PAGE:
Rural inhabitants in many parts of the world face multiple stressors associated with socioecological and climatic change, yet their risk-reducing strategies have rarely been linked to these stressors. Extant studies present unclear and often unspecific definitions of adaptation or focus on just one type of stressor rather than acknowledging that there can be multiple responses to myriad stressors. In an attempt to overcome some of these gaps, we utilize a typology of adaptation strategies that addresses deficiencies in the current adaptation literature. This research draws on qualitative interview data to examine resident perceptions of water-related socioecological and climatic changes and potential risk-reducing strategies within small rural communities in Tabasco, Mexico. The increased frequency of drought and flooding in low-lying areas near the Usumacinta River has reduced local community members’ ability to sustain their livelihoods. Results from interview analysis show that residents are using four major strategies that they perceive as helping them respond to water-related problems. They are mobility, diversification, communal pooling, and environmental management. Our findings contribute to understandings of rural community risk reduction strategies that may be shared by other rural communities in places around the world experiencing negative climate change impacts.

  • Mendoza-Carranza M, Arévalo-Frías W, Espinoza-Tenorio A, et al. (2018). La importancia y diversidad de los recursos pesqueros del río Usumacinta, México. Revista Mexicana de la Biodiversidad, 89 (Suplem. 2018): S131 - S146. DOI:10.22201/ib.20078706e.2018.4.2182.

ABSTRACT

La cuenca del Usumacinta es uno de los principales sistemas hidrológicos de México, posee una alta diversidadde flora y fauna, y constituye el último río vivo en el país, por consiguiente la generación de información que ayude a su aprovechamiento sustentable es urgente. El objetivo de esta investigación es analizar la diversidad de especies asociada a la pesca en la cuenca del Usumacinta, haciendo énfasis en la importancia de las especies introducidas en relación a la diversidad de especies explotadas. La cuenca fue dividida en 3 regiones (selva, lagunas y costa). En toda la cuenca, la pesca de pequeña escala explota 35 especies (30 especies de peces y 5 de crustáceos). La mojarra pinta (Parachromis managuensis), la tilapia (Oreochromis niloticus), el bobo escama (Ctenopharyngodon idella), la carpa común (Cyprinus carpio), la carpa roja (Carassius auratus) y los plecos (Pterygoplichthys spp.) son especies introducidas, representando 20.7% del total. En la zona selva, las especies introducidas alcanzaron altas tasas de captura, siendo las carpas las más capturadas. A pesar de que estas especies son parte fundamental de las pesquerías del Usumacinta, sus efectos sobre el ecosistema deben ser analizados, especialmente especies con altas abundancias y nula importancia comercial como los plecos.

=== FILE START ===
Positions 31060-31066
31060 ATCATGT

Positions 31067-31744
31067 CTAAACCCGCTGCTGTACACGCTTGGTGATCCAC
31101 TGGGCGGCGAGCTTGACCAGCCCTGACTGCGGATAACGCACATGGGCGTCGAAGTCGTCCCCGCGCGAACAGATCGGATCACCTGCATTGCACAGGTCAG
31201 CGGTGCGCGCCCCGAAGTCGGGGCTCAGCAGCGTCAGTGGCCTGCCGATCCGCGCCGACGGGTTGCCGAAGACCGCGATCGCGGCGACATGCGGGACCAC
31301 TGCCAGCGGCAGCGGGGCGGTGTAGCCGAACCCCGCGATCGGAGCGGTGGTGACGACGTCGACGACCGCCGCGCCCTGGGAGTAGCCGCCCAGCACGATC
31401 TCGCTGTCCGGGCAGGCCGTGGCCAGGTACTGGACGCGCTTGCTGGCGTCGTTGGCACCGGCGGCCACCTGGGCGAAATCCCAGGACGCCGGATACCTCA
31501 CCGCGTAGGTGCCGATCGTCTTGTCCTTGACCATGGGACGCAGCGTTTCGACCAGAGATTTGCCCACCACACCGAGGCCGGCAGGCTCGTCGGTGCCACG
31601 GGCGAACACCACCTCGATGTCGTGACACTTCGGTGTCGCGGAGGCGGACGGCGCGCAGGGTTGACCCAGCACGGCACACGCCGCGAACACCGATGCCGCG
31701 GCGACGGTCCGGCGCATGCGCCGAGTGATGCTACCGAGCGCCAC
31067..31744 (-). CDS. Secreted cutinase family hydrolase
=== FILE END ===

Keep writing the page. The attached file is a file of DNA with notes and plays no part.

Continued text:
• Mojica-Vélez JM, Barrasa-García S y A Espinoza-Tenorio (2018). Policies in coastal wetlands: key challenges. Environmental Science & Policy, 88:72-82. DOI: 10.1016/j.envsci.2018.06.016.

ABSTRACT

The role of public policies in protecting coastal wetlands is gaining in prominence. The goal of this paper is to review the research themes and the key challenges of coastal wetlands policies. We found 259 papers that cover five research themes: development and impacts, territory, local population, governance, and management. Half of the papers are study cases from North America, and South and Southeast Asia. Regional patterns show that researchers in North America and West Europe focus on the themes of governance and management, while scientists in Latin America, Asia and Africa concentrate their efforts on development and impacts and local population. The paper concludes that development policies are affecting coastal wetlands by promoting or al- lowing urban and economic activities to grow out of control; territorial planning is mismatched with ecological dynamics and influenced by economic interests; the government must build adaptation and a collaborative, multilevel, and decentralized system to achieve the integration of local population in decision-making. Adaptation in the governance improves conservation, restoration, mitigation and compensation, which are significant factors considering the disastrous effects of climate change.

  • Ramiro-Torres VJ, Infante-Mata D, Sánchez AJ, Espinoza-Tenorio A, E Barba M. (2018). Degradación de hojarasca y aporte de nutrientes del manglar in situ, en la Laguna Mecoacán, Golfo de México, Rev. Biol. Trop. 66(2): 892-907.

 

ABSTRACT